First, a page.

Health and Safety at work is your responsibility, it’s your priority. It’s in your job title, it’s in your DNA. The difficulty is getting everybody else on board, right?
The rules and policies say that it’s EVERYBODY’s responsibility, but it doesn’t feel that way. Sometimes when you look out across the factory floor, you despair.
You can put signs up to your hearts’ content but all that gets you is a lot of signs and no one reads them. Have a look around how many signs do you see? How many are really necessary and still valid.
What you want is a team with a safety mindset, a ‘safety culture’. People who are thinking about the accident before it happens…and stepping up to prevent it.
There are lots of ways to start developing a safety culture. As a trainer, I go into businesses and see different approaches all the time, some more successful than others.
I can tell immediately how seriously a place takes health and safety by how tidy it is. Slips trips and falls are still the biggest cause of workplace accidents and these should be fairly easy to avoid by maintaining a tidy workplace. Make sure people have time to stay tidy and are rewarded for it and set a good example.
There are loads of other techniques too, some good some not so good. I’ve seen places where there’s a safety manual to read and sign before I enter, a mirror to look in with the title ‘This Is Who Is Responsible For Your Safety’, method statements, risk assessments, permits to work, accident/near miss reporting, the celebration of low accident numbers. All these are great approaches, but they need engagement from staff.
I often find that staff don’t understand the why. They just do it because they’ve been told to and they resent it, so they do it with minimal engagement and no enthusiasm. I’m a believer in explaining why. You’ve adults working for you right? They are reasonably intelligent right? If no one has told them why then they’ve no reason to engage. Credit their intelligence and ask for their engagement.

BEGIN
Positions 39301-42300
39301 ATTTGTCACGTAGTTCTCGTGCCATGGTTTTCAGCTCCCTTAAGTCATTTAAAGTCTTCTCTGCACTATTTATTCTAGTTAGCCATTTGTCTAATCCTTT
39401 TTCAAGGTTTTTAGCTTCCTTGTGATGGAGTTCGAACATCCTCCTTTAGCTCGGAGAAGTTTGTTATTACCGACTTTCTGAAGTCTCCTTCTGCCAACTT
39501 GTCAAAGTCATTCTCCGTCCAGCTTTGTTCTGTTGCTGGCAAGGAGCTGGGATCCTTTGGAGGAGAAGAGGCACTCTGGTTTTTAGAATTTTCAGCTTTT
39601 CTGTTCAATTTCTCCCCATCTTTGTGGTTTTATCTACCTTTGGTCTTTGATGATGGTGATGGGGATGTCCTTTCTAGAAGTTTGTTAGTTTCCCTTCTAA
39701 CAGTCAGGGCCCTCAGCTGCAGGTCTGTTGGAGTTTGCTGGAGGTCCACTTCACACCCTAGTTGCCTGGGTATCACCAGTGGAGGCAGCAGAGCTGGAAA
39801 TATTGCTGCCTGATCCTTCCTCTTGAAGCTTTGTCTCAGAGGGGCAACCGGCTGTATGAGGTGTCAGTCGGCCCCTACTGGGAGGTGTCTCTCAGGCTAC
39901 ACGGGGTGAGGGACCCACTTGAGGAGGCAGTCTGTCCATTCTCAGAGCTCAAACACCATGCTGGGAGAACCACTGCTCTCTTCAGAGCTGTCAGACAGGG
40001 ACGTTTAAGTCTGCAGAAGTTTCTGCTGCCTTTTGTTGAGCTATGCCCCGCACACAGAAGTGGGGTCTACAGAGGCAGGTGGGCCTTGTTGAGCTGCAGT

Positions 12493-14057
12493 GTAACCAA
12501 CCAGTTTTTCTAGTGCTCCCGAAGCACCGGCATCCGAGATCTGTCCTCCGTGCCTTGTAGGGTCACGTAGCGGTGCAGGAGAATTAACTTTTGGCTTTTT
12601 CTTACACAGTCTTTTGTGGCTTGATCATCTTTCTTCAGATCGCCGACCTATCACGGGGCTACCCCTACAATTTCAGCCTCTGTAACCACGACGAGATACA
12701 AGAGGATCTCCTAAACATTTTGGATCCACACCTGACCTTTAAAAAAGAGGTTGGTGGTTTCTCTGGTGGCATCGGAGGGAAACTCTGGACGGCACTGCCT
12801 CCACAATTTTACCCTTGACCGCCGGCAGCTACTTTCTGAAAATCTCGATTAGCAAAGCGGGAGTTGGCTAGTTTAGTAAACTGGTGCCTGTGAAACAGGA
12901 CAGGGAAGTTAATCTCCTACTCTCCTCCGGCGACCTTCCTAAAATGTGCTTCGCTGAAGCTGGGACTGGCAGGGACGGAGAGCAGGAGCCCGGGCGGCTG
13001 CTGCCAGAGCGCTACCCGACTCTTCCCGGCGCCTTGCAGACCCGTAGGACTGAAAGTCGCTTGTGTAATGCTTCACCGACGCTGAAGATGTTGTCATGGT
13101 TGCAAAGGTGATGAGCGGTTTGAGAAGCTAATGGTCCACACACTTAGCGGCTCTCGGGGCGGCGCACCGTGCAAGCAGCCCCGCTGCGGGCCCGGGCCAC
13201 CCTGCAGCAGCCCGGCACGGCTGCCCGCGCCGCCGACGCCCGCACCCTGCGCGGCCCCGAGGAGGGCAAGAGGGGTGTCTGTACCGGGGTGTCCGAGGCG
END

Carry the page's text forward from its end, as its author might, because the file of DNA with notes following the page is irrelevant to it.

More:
Take this example – I’m teaching First Aid in a factory; they handle food and a hand full of staff have been put forward to be first aiders. Mid-morning, we are looking at completing accident records and when I ask;
‘Why do we need to complete these forms?’ most people think it’s because the information might be used in court if someone wanted to sue them for doing first aid badly (first aiders don’t get sued). People rarely know the real reason for completing accident forms is for preventing accidents. If you know what caused the accident you can work at removing the hazard keeping you and your colleagues safe at work and returning home safe and well every day. When I tell them this simple bit of information a light goes on.
The same applies to all health and safety procedures. They are not just things you have to do because the boss says so. They are there to protect you. Every one of them exists in response to something that actually happened somewhere once. If we can make people feel they have a stake in their own and others’ safety, we get a response. Risk assessments and method statements are nothing without staff reading, amending, and actioning them. Don’t file them away, keep them accessible and get people to add to them regularly with red pen. Have meetings that use accident forms (redacted) and risk assessment. Get staff thinking about what could go wrong…
Get your first aid training done on-site. I love to teach first aid on-site it helps me to deliver learning in context – ‘what kind of accidents might happen here?’ ‘how bad would that be?’ ‘do you want to be there when that happens?’ ‘how do we prevent it?’.
No-one wants to prevent accidents as much as a qualified first aider Get yourself an army of health and safety advocates on your side. The more first aiders you have, the more people you have who’ve really thought about the why and really don’t want accidents on site.
Don’t scrimp on your first aid training it’s the best health and safety campaign you’ll ever invest in.